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London Underground Tube drivers are set to see their pay increase by 5%. In a deal negotiated by the Rail Maritime and Transport union (RMT) and London Underground, Tube drivers can expect to see their average pay rise from £46,000 to over £50,000.

The Four-year deal gives London Underground staff a 5% rise in the 1st year, followed by the headline inflation rate +0.5% in the following 3 years. It is estimated that the deal may be worth £10,000 to many workers.

In light of the current economic climate the deal is seen as a victory for union bosses and staff. Union leader Bob Crow said his members might not find a better offer in the public sector.

Industry insiders are claiming the deal was sweetened to ensure tube drivers did not strike during the 2012 Olympic Games. However, the RMT union reiterated that the pay deal as separate from the negotiations on staff pay during the Olympics. It is estimated that London Tube staff will receive a bonus payment of £500 for working during the London 2012 games.

Don’t worry you can still listen to Metallica on your iPod whilst traveling on the tube, the ban relates to a poster for the bands recent collaboration with Lou Reed.

TFL ruled the poster could not be displayed on the Underground network as it ‘looks too much like graffiti’ The album cover features a limbless mannequin with a realistic expression on a photograph and the album name ‘Lulu’ written across it.

Lou Reed complained about TfL’s stand, asking: “What would Andy Warhol or Jean Michel Basquiat say of this type of frivolous censorship?”

This is not the first time a poster has been banned on the Underground, in 2010 a digital poster for the London Dungeon was banned by the ASA. Merlin Entertainments, which runs the London Dungeon, said that in order to “avoid causing fear and distress” it had followed London Underground’s guidelines in “avoiding flames and excessive, dripping or running blood”.

TFL seem happy for the London Dungeon poster to be displayed at Tube Stations but the ASA pulled it following a number of complaints from the general public.

The latest art commission by ‘Art on the Underground’ for the front cover of the Pocket Tube Map, is now available from Tube stations. The work is a tracing of the artist’s own hand in pencil; the creases and lines of the hand are represented by lines drawn in the various colours of the Tube map. In this way, Landy makes a direct relationship between ‘the artist’s hand’ and the Pocket Tube Map. We can read his palm and see how his personal journeys have left their mark there. Reproduced as a pocket artwork for millions of Tube travellers to hold in the palm of their own hands, the work has a humorous yet uncanny quality.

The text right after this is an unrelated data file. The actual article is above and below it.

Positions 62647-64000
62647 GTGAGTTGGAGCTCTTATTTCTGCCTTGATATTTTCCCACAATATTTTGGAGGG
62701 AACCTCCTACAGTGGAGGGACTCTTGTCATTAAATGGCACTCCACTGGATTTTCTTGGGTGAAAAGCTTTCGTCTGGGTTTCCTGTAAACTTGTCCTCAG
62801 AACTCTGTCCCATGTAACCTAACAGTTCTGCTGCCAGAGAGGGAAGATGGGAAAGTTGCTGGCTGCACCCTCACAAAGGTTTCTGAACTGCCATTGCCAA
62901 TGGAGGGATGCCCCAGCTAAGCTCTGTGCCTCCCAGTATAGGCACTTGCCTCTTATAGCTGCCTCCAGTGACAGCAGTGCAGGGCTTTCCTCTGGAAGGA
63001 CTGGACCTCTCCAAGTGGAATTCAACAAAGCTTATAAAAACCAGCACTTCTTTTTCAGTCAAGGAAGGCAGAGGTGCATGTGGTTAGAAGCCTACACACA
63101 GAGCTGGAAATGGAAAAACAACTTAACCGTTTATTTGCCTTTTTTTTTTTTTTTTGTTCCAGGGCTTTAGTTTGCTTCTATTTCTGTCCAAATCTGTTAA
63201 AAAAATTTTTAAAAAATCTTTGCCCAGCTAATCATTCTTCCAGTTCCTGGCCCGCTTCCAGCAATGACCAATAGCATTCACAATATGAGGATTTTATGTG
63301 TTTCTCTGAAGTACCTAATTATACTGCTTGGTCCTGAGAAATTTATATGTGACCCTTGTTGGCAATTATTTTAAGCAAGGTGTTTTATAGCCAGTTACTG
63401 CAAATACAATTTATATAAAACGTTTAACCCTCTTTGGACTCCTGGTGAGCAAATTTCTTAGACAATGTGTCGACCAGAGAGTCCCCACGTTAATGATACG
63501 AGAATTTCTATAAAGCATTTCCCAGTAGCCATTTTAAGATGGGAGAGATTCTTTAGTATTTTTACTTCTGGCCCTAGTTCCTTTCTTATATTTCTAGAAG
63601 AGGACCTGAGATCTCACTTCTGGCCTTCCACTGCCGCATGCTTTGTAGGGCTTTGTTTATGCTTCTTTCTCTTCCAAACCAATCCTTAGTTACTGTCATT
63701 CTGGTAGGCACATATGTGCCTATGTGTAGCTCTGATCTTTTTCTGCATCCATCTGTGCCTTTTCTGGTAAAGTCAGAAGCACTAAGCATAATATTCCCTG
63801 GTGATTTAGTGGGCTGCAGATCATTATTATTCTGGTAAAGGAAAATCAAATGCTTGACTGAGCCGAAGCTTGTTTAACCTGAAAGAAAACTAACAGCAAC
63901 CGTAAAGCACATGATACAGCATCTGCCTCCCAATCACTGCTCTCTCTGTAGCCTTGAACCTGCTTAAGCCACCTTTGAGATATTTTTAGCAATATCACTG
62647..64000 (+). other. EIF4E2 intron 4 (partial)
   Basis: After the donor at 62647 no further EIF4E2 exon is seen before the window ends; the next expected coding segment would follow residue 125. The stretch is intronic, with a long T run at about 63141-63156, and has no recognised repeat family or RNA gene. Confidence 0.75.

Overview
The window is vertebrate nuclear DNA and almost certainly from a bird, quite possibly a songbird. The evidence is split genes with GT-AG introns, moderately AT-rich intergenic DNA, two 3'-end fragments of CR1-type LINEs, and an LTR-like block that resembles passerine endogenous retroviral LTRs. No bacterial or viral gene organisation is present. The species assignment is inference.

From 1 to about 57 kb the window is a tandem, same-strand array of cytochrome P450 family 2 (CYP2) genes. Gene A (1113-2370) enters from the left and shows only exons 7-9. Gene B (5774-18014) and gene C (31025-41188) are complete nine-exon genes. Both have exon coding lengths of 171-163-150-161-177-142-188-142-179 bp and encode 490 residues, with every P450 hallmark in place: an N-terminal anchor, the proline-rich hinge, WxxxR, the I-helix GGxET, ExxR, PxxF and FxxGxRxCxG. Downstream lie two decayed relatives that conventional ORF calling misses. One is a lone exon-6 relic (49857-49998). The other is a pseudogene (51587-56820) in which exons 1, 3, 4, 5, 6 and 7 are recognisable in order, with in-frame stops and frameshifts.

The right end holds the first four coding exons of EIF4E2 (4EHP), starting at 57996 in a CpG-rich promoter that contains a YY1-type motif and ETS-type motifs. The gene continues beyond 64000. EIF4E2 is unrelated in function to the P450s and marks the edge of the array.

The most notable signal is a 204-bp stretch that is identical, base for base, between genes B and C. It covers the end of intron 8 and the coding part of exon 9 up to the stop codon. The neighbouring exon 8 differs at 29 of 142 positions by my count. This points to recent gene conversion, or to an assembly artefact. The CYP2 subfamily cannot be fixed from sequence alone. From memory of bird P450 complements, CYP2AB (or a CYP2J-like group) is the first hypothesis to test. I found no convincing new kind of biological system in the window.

Head of Art on the Underground, Tamsin Dillon, said: “I like the way that Landy brings us back to the physical workings of the Tube Map. His reference to the way that people write on their hands as an aid memoire is very much in contrast to current handheld technology – like GPS and Google Maps. We like to provide travel information to passengers in as many different formats as possible. The Pocket Tube Map is a traditional, ‘hands-on’ guide, which is still a great way to get around the London Underground system.”

A brand new Geographical London Tube Map has been designed. The new map is the work of Mark Noad and he has posted the map online and plans to launch an iPhone app in the coming days. We think the map is genius! It greatly improves on the original tube map.

You can view the new map in all it’s glory at Mark’s website www.london-tubemap.com. You can also download a large PDF version of the map.

Mark Noad added ‘There are twice as many lines with London Overground and the DLR. When Beck was drawing up his map, the Circle line was the focus but that has now moved away and you have places such as Canary Wharf. This is not intended as a replacement to the official version – it is simply another way to look at it.’

The original London Underground diagram, designed by Harry Beck is one of the greatest designs of the twentieth century. He rationalised and clarified a complex system to produce a simple, easy to follow piece of information graphics. The principles he established for the diagram are still in use today.

However, in 1931 when it was first used, there were only seven lines so the compromises Beck made on geographical accuracy did not matter greatly. Today, with the constant development of the diagram now accommodating twice as many lines, these inaccuracies are more of a problem. Indeed, they form the basis for a major criticism of the diagram, that it bears little or no relation to London at street level.
This is particularly the case with newer lines especially London Overground which has been shoe-horned in leaving stations nowhere near their neighbours, for example: Watford and Watford Junction; Archway and Upper Holloway; Seven Sisters and South Tottenham; South Acton and Chiswick Park.

The map illustrated here is an attempt to see if it is possible to create a geographically-accurate representation of the underground system while still retaining some of the clarity of Beck’s original diagram.